Safe Boats International, the manufacturer of the Defender-class small boats for the U.S. Coast Guard, released a video showing some of the capabilities of its 65-foot Coastal Command Patrol Boat (CCB). The CCB recently underwent testing by the U.S. Navy after its delivery on Aug. 27, 2013.
Manufactured at SAFE Boats International’s Large Craft Production Facility (LCPF) at Port Tacoma, Wash., the CCB is an early variant of the 85-foot MKVI Patrol Boat being developed for the Navy. Powered by twin diesel engines and water jets, the CCB is capable of over 35 knots and can maintain cruise speed for up to 24 hours. The design of the CCB features a pilothouse and main deck, with shock-mitigating seating for up to 18 crew members. Along with integrated work stations, the CCB includes a separate galley, head, shower facilities, and engine room. Equipped for crew-served and remotely operated weapons, the CCB also features advanced thermal imaging as well as a hydraulic crane system.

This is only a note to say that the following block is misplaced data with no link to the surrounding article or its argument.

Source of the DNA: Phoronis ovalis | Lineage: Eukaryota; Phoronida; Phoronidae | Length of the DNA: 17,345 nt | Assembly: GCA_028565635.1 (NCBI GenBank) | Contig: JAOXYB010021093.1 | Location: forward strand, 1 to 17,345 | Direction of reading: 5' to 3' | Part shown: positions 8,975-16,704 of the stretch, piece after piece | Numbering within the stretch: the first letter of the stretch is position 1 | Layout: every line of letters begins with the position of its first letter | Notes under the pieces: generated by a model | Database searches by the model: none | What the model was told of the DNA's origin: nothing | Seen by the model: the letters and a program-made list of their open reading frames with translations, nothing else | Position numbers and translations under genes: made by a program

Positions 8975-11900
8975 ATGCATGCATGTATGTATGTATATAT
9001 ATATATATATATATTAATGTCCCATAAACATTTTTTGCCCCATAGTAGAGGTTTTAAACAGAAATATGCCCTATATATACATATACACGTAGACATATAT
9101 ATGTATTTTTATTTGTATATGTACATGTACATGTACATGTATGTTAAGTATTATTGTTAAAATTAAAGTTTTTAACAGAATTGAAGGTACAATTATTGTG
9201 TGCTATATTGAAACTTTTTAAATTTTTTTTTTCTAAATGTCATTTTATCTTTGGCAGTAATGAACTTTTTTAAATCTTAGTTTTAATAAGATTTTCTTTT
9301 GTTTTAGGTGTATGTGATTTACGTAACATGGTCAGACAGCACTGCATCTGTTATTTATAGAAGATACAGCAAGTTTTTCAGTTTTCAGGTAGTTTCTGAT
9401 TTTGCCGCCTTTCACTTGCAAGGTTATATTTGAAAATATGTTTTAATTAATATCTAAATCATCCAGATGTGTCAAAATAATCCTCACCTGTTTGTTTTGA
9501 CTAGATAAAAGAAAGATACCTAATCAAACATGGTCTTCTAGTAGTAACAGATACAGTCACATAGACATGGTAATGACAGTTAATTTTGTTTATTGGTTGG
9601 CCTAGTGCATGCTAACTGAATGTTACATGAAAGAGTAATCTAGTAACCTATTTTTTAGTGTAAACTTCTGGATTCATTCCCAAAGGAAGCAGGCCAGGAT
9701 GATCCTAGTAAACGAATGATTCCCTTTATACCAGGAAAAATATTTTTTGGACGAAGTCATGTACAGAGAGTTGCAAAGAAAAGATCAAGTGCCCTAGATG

The CCB is unique in that it can patrol shallow littoral areas as well as deeper, open-water regions. The Navy Expeditionary Combat Command (NECC) is the beneficiary of these expanded capabilities. “The arrival of the Coastal Command Boat marks a critical milestone for the Coastal Riverine Force in which new technologies are expanding our team’s ability to support broader missions and battlespace,” said Capt. Chris Peterschmidt, commander of Coastal Riverine Group 1 (CRG-1). According to Peterschmidt, the CCB is scheduled for continuing outfitting and eventual deployment early this year. “CRG-1 looks forward to leading the way as we man, train, and equip the craft and crew for deployment early next year,” said Peterschmidt.